Saturday, April 19, 2008

Hear from Aaminah: Why Blog?

Why blog? That was the question raised (among others). This comment is from Aaminah:

I guess I got into blogging for completely different reasons than why I do it now. As a writer, trying to get known, trying to get gigs, I was told that I HAD to have a website. I know nothing about setting up a website and I'm poor so I can't pay someone to do it for me. I was reading a few blogs, and talking with some other Islamic writers who said they blogged. It's free, it's easy, it can serve as a website. So that's what I did: I set up a blog to be a "professional" site for me as a writer. Almost as soon as I did so though I started being inundated with comments and emails asking for advice on writing. Me, the nobody in the writing world. But I was game so I started writing posts based on my reading and experiences as I had them. As I got into that, I decided to start a more personal blog, to put my more general thoughts out there. No particular reason except that I could. Eventually, I was reading more blogs than any other media and very inspired by what other people, esp women and women of color were doing with their blogs.

BFP and my friend Umm Zaid were huge influences on my blogging. I wanted my blog to be as inspiring and meaningful from an Islamic standpoint as I find Umm Zaid's. And I wanted to talk about the other not-specific-to-Muslims issues that I care alot about too. I saw how BFP's blog was sorta a call to action. All those resources, things brought together in one place and people talking about these things that I lived in my day to day life like it mattered.

My blogs have gone through a lot of changes because of this. I still keep other blogs too. I keep one for the work on my novel. It's private, only a few people have access to give me feedback. I keep another shared one with a friend for a book we would like to work on together. And another that is very personal spiritual stuff that is private and only for a few eyes. I also have one that I've taken private while I revamp it, but it is Islamic short fiction. I created it because there wasn't anything like that out there and I wanted to help Muslim writers get their stories out there and hope that publishers and magazine editors would notice them and we could bring some attention to the need for this kind of writing, and that we are a significant market. I guess that was sorta my first blog activism.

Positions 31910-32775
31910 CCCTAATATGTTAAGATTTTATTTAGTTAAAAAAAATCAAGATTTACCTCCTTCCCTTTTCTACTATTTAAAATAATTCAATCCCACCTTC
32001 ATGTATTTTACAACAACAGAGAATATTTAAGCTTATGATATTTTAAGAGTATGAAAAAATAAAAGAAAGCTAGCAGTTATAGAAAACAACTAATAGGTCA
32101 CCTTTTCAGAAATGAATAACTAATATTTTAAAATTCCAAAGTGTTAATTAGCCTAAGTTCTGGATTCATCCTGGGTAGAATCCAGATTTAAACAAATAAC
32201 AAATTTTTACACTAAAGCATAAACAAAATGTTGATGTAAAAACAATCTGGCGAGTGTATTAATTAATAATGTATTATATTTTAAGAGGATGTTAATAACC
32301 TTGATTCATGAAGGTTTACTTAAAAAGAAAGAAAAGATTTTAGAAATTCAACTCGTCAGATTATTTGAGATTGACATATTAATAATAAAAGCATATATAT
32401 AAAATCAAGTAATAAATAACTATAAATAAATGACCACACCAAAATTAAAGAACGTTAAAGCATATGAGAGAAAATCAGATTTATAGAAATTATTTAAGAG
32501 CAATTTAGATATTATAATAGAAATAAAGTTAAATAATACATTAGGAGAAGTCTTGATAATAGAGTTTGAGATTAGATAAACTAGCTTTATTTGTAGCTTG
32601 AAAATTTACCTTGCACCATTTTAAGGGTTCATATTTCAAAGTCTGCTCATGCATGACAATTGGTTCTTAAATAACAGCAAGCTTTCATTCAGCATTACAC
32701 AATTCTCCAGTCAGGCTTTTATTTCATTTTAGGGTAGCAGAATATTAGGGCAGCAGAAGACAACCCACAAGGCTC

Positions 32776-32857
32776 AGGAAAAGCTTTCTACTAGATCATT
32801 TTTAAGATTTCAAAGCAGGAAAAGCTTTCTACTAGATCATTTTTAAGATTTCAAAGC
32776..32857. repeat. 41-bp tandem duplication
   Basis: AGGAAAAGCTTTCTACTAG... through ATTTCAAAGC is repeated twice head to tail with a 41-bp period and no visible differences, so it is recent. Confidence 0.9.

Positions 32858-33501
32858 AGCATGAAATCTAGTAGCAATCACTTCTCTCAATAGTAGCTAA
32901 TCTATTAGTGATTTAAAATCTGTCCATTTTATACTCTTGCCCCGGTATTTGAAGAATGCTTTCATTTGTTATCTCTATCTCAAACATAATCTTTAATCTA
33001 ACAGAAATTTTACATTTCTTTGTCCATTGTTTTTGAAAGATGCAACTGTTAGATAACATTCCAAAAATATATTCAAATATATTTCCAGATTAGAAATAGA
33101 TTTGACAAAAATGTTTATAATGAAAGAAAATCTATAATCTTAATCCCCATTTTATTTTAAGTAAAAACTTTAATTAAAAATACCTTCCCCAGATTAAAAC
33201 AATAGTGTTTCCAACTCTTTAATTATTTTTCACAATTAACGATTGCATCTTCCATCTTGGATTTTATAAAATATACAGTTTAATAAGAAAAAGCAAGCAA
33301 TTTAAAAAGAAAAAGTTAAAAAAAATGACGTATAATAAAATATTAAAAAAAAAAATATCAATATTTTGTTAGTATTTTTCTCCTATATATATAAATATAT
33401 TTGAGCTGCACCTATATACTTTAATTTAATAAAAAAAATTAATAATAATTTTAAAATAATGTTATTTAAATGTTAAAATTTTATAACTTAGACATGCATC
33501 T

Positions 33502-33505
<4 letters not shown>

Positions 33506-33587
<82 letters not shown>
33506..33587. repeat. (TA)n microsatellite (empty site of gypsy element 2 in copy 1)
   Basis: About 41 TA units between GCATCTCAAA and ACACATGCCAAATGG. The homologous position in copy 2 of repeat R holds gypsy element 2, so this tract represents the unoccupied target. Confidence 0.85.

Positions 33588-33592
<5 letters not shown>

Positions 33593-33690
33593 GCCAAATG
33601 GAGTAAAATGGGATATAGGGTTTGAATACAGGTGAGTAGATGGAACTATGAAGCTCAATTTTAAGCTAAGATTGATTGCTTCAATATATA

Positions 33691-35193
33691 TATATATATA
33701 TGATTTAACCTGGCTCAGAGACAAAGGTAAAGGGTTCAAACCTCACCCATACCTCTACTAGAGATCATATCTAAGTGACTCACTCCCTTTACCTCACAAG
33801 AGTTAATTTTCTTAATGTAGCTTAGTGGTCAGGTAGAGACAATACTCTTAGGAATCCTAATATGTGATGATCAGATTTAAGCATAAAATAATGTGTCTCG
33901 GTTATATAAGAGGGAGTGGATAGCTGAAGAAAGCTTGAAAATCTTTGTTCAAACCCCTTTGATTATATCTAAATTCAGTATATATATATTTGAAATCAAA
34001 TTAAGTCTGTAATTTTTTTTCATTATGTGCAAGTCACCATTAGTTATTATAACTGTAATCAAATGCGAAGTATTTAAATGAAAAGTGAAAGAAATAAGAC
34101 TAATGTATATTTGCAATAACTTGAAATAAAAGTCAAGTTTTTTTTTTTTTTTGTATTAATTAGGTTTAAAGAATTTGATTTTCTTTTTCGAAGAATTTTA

Now I blog more with activism in mind. I try not to just write and throw stuff up there for the heck of writing, but to be actually saying something. To be connecting to what else is out there, and to provide resources. But yeah, also to share my own writing in hopes that it will attract someone. I hope that my writing helps someone out there, gives them hope that things can change, that they can tell their story, that there are other people out here who care and who know how life can be...

I don't think that blogging is the end of the road. This latest series of situations has really crystalized that for me. Blogging is a tool. There are many tools. I think it is a relevent tool right now, but it's true it doesn't reach everyone. That's why we have to use more than one tool to bring attention to things. BFP stopped blogging, but I don't think that means she stopped thinking, stopped writing, stopped caring, stopped being active. If I stopped blogging, it would, I think, be because I had found a better means of getting my truth out there, and a better way of helping others speak their truth. I would like to explore how anything can be media if we use it that way and blogging isn't all there is to things.

I also agree that blogging and living on-line can become a form of inactive activism. If you are sitting on-line all the time, what are you really DOING? There is a place for it, spreading information, building coalitions, providing support. And many of us needed this in order to find any sense of community. As others have already said, I too am one who found my real community on-line because I don't feel like a part of any community in real life. But at some point we have to step away from the computer and go out into the world to do more than just talk. There is a place for the talk of blogs and it is important, but it shouldn't be mistaken as action or the sum total of our work.

1 comment:

  1. Thank you for posting these responses. :)


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